Orbital Marine Power is leading a pan-European consortium to deliver the FORWARD2030 project, to accelerate the commercial deployment of floating tidal stream energy. FORWARD2030 aims to deliver a breakthrough in tidal energy that will enable 2030 MW of tidal stream deployment by 2030. FORWARD2030 also aims to accelerate cost reduction of tidal stream technology, reducing costs by a further 25% by 2024.
The project has five specific objectives:
- Reducing Levelised Cost of Energy (LCOE) by 25%
- Enhancing environmental and societal acceptance
- Complete industrial design for volume manufacture rollout for 10 MW and 100+ MW projects
- Reducing life cycle carbon emissions by 33% from 18 gCO2 eq/kWh to 12 gCO2 eq/kWh
- Enhancing commercial returns and energy system integration (with battery storage and green hydrogen production)
The FORWARD2030 €26.7m project, has received €20.5m of grant support from the European Union’s Horizon 2020 research and innovation programme (under grant agreement No 101037125) to develop a multi-vector energy system for the future.
Multi-vector energy system
The multi-vector energy system will combine:
- Predictable floating tidal energy
- Wind generation
- Grid export
- Battery storage
- Green hydrogen production
Reducing cost of tidal energy
The project will see the installation of the next iteration of the Orbital tidal stream turbine, integrated with a hydrogen production facility and battery storage already installed at EMEC in Orkney, with an additional storage solution to be defined. Project partners will design options for integrating large scale tidal power into future net zero energy systems, whilst developing environmental monitoring and marine spatial planning tools for large floating tidal arrays.
During the project, Orbital will advance the company’s pioneering floating tidal turbine design, with support from technical partner SKF, who will design and build an optimised fully integrated power train solution, designed for volume manufacture. The partners will deliver several technical innovations targeting increased rated power, enhanced turbine performance and array integration solutions. These innovations will reduce the cost of Orbital’s sector-leading technology even further.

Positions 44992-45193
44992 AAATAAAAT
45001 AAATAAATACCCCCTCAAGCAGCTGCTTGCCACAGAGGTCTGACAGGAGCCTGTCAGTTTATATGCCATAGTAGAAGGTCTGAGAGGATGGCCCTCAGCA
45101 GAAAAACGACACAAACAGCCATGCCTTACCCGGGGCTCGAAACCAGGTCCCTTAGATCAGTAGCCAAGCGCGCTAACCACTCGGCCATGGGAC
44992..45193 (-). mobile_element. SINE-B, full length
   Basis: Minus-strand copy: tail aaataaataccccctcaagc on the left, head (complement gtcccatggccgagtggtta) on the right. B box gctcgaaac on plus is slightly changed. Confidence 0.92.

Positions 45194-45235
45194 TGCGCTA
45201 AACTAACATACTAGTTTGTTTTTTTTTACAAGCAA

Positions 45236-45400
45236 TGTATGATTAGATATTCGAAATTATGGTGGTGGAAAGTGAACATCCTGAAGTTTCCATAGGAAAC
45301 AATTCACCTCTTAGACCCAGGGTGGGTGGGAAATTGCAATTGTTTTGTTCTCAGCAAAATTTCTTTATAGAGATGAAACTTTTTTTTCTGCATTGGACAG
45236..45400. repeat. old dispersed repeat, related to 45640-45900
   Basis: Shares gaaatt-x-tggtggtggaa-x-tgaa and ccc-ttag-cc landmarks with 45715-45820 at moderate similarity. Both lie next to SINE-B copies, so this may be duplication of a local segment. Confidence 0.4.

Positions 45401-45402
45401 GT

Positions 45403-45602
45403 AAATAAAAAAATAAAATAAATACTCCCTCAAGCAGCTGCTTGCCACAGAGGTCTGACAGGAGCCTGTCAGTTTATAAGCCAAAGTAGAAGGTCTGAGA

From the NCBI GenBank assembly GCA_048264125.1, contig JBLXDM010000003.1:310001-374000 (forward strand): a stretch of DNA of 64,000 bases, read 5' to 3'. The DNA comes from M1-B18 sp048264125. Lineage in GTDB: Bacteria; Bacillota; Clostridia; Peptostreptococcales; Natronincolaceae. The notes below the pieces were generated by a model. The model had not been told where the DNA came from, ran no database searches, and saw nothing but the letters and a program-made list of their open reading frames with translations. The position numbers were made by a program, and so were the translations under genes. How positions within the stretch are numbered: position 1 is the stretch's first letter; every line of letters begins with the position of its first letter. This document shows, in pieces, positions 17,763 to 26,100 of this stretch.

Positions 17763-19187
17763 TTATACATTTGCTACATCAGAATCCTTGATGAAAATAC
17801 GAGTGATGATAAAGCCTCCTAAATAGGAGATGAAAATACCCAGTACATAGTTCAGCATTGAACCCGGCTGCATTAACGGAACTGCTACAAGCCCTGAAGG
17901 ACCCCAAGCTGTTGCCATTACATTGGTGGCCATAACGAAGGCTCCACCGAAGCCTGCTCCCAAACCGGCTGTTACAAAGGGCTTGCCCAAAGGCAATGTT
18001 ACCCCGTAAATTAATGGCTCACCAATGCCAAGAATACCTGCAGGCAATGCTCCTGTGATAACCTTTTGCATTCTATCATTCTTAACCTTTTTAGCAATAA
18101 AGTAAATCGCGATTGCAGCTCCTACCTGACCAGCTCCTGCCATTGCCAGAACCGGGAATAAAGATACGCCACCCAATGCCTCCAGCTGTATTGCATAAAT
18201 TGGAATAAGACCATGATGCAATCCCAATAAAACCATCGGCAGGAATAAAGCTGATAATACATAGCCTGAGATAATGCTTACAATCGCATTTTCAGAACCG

Next generation turbines
Orbital’s turbines will be deployed at EMEC’s Fall of Warness tidal test site off Eday in Orkney, where the company has already installed the O2, the world’s most powerful floating turbine. Once installed next to the O2, the new turbine will be part of the world’s most powerful floating tidal array.
EMEC will host the demonstration, facilitate hydrogen production and energy system optimisation at its tidal test site in Eday. To enhance the test programme EMEC will deliver an integrated monitoring system and develop an operational forecasting tool to optimise access for operations and maintenance.
ENGIE Laborelec will select the additional storage solution, assess large scale integration of offshore energy to the European energy system, develop a smart energy management system and an operational forecasting tool for energy systems management. As well as perform a holistic Condition Monitoring (CM) approach and introduce Current Signature Analysis in the CM. Last but not least ENGIE Laborelec will bring to the partnership their offshore expertise as well as the utility vision.
The University of Edinburgh will deliver techno-economic analysis of tidal energy, and the MaREI Centre at University College Cork will be responsible for addressing marine spatial planning issues for wide scale uptake of tidal energy.